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Conservation week captures the moment

Marine nature. Seals on the rocks at Cape Palliser. PHOTO/GRACE PRIOR

Although covid-19 has changed plans for the Department of Conservation’s conservation week this year, it is still encouraging people to take a moment for nature.

Conservation week will take place online next week from September 4 to 12,

Wairarapa senior community ranger Ronnie Anderson said she was gutted that DOC had to postpone events that had worked hard on.

She said many organisations and community groups had collaborated to organise a programme of events for Conservation Week in Wairarapa.

Anderson said they still hoped to hold the planned events in the future, “but in the meantime we’re organising a photo competition that will run during conservation week so that Wairarapa can still participate from the safety of their bubbles”.

“This year’s theme for Conservation Week is ‘take a moment for nature’, which handily enough can go ahead no matter what level we are in. Research shows that our health and well-being are improved when we connect with nature so we wanted to do something that will encourage people to do that.”

The great outdoors. Trees planted at Onoke Spit by Friends of Onoke. PHOTO/FILE

DOC director general Lou Sanson said the focus of conservation week had to change to reflect the changing covid-19 alert levels.

“Our health and well-being are strengthened when we connect with nature, which is so important at the moment.”

She said a New Zealanders in the Outdoors survey showed a clear link between mental and physical health and the outdoors.

The survey asked respondents to describe the key benefits of spending time outdoors. Mental health was the main motivation for getting outdoors for 41 per cent of participants. Physical health was paramount for 35 per cent, and 34 per cent cited a desire for connection with nature.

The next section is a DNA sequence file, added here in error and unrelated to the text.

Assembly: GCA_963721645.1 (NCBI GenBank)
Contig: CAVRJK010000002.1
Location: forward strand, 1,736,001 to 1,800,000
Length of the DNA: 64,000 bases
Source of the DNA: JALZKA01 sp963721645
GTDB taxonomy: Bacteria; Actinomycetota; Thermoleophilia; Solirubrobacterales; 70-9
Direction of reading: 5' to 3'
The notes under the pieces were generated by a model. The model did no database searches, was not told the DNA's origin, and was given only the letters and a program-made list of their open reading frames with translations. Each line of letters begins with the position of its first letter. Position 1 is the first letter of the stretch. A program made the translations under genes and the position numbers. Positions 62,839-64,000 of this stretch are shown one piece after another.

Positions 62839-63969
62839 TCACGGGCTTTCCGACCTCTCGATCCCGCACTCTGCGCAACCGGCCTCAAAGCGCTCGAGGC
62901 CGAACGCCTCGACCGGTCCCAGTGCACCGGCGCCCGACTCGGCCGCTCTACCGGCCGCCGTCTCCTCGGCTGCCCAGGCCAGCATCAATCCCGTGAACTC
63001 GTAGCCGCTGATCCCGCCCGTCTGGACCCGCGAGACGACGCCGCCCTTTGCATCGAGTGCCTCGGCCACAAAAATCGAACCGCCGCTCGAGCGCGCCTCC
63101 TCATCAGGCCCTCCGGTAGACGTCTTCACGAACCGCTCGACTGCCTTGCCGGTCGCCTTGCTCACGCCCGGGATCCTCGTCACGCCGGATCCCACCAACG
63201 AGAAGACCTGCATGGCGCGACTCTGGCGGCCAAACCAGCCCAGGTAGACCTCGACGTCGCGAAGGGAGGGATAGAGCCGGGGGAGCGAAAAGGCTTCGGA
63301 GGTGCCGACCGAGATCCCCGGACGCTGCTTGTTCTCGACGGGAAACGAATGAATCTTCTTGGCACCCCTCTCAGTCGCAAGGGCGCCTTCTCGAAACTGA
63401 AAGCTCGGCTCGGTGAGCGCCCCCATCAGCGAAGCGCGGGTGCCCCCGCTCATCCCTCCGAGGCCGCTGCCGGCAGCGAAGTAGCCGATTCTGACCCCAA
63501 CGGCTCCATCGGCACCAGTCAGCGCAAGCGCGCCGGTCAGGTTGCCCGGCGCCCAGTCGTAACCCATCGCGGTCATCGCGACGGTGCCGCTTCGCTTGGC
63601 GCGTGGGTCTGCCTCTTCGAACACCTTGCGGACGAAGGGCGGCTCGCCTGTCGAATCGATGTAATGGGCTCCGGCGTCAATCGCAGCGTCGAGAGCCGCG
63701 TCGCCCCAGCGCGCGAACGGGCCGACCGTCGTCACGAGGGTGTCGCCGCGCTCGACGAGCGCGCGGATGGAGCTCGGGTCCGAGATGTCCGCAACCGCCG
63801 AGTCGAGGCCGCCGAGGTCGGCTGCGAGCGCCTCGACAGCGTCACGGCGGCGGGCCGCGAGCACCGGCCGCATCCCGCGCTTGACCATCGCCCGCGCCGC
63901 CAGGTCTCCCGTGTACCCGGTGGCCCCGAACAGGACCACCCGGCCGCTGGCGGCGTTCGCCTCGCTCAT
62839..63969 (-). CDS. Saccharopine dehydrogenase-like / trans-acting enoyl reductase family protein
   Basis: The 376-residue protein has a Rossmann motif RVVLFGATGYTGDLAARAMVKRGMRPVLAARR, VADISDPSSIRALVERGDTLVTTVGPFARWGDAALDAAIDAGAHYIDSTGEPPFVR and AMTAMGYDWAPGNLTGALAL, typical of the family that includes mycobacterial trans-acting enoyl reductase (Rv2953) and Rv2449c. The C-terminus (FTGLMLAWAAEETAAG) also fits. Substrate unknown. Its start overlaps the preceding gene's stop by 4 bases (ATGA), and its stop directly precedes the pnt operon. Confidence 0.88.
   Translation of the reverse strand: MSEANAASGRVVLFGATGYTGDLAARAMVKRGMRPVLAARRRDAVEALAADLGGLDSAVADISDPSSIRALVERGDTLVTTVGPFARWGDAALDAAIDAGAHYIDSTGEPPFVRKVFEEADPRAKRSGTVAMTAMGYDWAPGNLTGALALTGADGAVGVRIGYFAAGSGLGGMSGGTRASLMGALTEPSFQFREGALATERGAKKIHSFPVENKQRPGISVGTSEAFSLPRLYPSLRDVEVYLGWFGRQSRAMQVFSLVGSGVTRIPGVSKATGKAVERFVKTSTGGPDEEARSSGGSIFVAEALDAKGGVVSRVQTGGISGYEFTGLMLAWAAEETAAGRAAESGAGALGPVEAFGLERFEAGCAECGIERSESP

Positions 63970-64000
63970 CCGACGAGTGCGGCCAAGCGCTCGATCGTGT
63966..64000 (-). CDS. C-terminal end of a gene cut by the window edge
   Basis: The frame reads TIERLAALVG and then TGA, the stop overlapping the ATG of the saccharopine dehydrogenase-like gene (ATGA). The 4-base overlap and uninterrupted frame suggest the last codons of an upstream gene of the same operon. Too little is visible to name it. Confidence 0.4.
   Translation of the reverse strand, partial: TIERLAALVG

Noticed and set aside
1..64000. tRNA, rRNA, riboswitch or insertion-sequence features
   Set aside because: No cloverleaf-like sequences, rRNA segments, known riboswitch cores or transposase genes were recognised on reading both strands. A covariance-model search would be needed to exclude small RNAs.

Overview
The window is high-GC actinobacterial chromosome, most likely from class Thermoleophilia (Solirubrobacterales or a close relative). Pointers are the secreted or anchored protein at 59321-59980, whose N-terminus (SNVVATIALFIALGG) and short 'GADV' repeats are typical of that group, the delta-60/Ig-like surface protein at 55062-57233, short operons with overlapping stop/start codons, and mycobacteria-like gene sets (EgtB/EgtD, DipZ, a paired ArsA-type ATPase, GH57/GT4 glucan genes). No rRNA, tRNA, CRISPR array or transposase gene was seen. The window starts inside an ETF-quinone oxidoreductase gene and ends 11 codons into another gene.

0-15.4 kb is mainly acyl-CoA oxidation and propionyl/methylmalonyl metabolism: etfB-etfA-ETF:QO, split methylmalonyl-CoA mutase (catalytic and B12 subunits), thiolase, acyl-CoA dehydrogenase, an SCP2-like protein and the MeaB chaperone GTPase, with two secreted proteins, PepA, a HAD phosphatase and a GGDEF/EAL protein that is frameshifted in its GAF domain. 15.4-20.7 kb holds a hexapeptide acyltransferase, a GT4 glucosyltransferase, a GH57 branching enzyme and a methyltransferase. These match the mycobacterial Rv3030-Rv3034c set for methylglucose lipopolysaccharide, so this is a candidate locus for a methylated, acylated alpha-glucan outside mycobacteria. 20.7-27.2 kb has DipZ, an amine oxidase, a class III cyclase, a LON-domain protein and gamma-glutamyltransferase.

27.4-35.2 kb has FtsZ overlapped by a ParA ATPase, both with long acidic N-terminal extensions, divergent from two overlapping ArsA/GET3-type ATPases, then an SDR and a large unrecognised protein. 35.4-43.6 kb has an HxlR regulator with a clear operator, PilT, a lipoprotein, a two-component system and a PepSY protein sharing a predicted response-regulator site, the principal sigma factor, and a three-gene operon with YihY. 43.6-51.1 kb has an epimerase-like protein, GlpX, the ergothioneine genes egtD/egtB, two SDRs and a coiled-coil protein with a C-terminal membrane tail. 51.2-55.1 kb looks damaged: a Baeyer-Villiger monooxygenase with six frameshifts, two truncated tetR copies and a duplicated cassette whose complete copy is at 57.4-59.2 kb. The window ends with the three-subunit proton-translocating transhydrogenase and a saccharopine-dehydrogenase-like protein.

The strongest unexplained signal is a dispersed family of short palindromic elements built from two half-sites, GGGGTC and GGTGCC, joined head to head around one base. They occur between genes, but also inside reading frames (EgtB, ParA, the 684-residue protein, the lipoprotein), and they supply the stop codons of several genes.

Sanson said getting away from everyday routine and reflecting was also considered important.

“Our team of rangers and fabulous community and iwi groups around the country had lots of great events planned, which we hope we will be able to hold at some point, but nature is adaptable, and so are we,” she said.

Sanson said DOC had come up with ways of making conservation week online engaging. Activities ranged from taking a virtual walk to find penguins and kakapo, to throwing on your hiking boots for a virtual great walk.

You could also join a citizen science project, listen to a “sounds of science” podcast, download a new nature wallpaper for your phone lock screen, or take part in a digital treasure hunt or daily quiz on the DOC website.

There are also at-home activities to try this conservation week, including cooking with nature using things in your backyard.

“It’s great to see a huge range of non-traditional nature connection activities for people to get their nature fix at the moment, and our thousands of walks, camps, and huts will be ready for you when it’s safe to return to the outdoors,” Sanson said.

Anderson said a competition would be held for Wairarapa on Facebook which would be quick and easy to enter.

There are also some great prizes up for grabs including Prezzy cards, children’s books and a family pass for Pukaha, she said.

The competition can be entered at Wairarapa to Pukaha to Kawakakwa’s Facebook page.

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